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Traditional drilling systems — especially modular core bits — are often made up of multiple pieces, like extension shanks, centering bits, and threaded arbors. The gaps between these pieces compromise the bit’s strength, and any time you want to use them or switch sizes, you have to piece it all together. Metabo’s newly-released a one-piece core bit family claims to solve that problem, making the bits easier to use and more effecient (read: faster) at drilling through concrete, block and brick.

This would come in handy when you have to run pipes through a concrete block foundation or put in some anchors for a railing. The carbide-tipped bits come in diameters from 1-1/2″ to 6″ and overall lengths of 12″ and 22″. The one-piece core bit is available with either an SDS-Max or spline-drive shank. No pricing has been announced yet, but expect to see them on shelves shortly.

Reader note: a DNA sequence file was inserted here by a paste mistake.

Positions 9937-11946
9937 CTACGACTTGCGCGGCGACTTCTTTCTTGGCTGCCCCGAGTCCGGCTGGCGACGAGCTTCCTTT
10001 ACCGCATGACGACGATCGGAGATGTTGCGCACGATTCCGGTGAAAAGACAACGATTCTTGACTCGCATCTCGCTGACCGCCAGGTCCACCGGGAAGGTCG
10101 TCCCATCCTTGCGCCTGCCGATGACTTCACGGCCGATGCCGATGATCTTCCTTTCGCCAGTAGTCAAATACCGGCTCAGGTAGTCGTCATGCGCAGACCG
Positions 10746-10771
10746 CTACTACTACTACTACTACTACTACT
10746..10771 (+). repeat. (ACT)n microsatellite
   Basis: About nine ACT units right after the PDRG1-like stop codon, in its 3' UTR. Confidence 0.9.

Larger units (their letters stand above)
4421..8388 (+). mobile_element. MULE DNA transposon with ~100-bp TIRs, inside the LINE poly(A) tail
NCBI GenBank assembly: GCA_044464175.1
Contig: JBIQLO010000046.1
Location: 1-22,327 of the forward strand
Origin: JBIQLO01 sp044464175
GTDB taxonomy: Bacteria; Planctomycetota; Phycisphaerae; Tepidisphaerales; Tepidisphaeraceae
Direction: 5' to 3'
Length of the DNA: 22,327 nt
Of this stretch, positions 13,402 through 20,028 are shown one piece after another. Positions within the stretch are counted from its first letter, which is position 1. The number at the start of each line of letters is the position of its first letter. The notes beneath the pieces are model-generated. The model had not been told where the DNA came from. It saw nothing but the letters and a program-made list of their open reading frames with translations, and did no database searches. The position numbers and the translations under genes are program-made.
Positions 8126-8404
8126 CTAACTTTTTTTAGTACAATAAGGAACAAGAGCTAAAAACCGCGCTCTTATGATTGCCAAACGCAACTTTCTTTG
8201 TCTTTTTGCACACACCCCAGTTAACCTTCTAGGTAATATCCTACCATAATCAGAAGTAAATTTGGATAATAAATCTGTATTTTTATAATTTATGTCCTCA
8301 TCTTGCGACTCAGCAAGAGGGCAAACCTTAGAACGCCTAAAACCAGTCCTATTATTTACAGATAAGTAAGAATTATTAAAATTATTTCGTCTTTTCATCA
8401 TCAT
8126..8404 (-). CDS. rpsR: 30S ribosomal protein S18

Press Release [Metabo]

 

2 Responses to Preview: Metabo’s One-Piece Rotary Hammer Core Bit

  1. Nate Bezanson says:

    More efficient, you say? I always wondered how much of the tool’s effort got frittered away in joint play, between the shank and the bit. Judging by how firmly wedged that joint got, I assume not very much! But beating the crap out of the bit to free the shank so it could be used with a different bit was a ritual I didn’t look forward to.

    Of course, buying a second shank would’ve been the obvious answer, and the total cost probably would’ve been similar to a set of one-piece bits, too. Come to think of it, storing disassembled bits and shanks probably takes less room than the one-piece style, so I’m gonna say these are ideal only in situations where the tool spends more time out of its case than tucked away.

    Of course, the one-piece bits could turn out cheaper than the mix-and-match style, so perhaps they’ll be attractive to the casual market too. Wait and see!

  2. dom says:

    These have their place. They’re best only for punching holes in hollow-core concrete blocks — unfilled with mortar and rebar. Their best feature is the overall length of the bit. But plugs can get wedged inside them as they have blind hole construction. Also, carbide cutting tips pale in comparison to diamond core bits.

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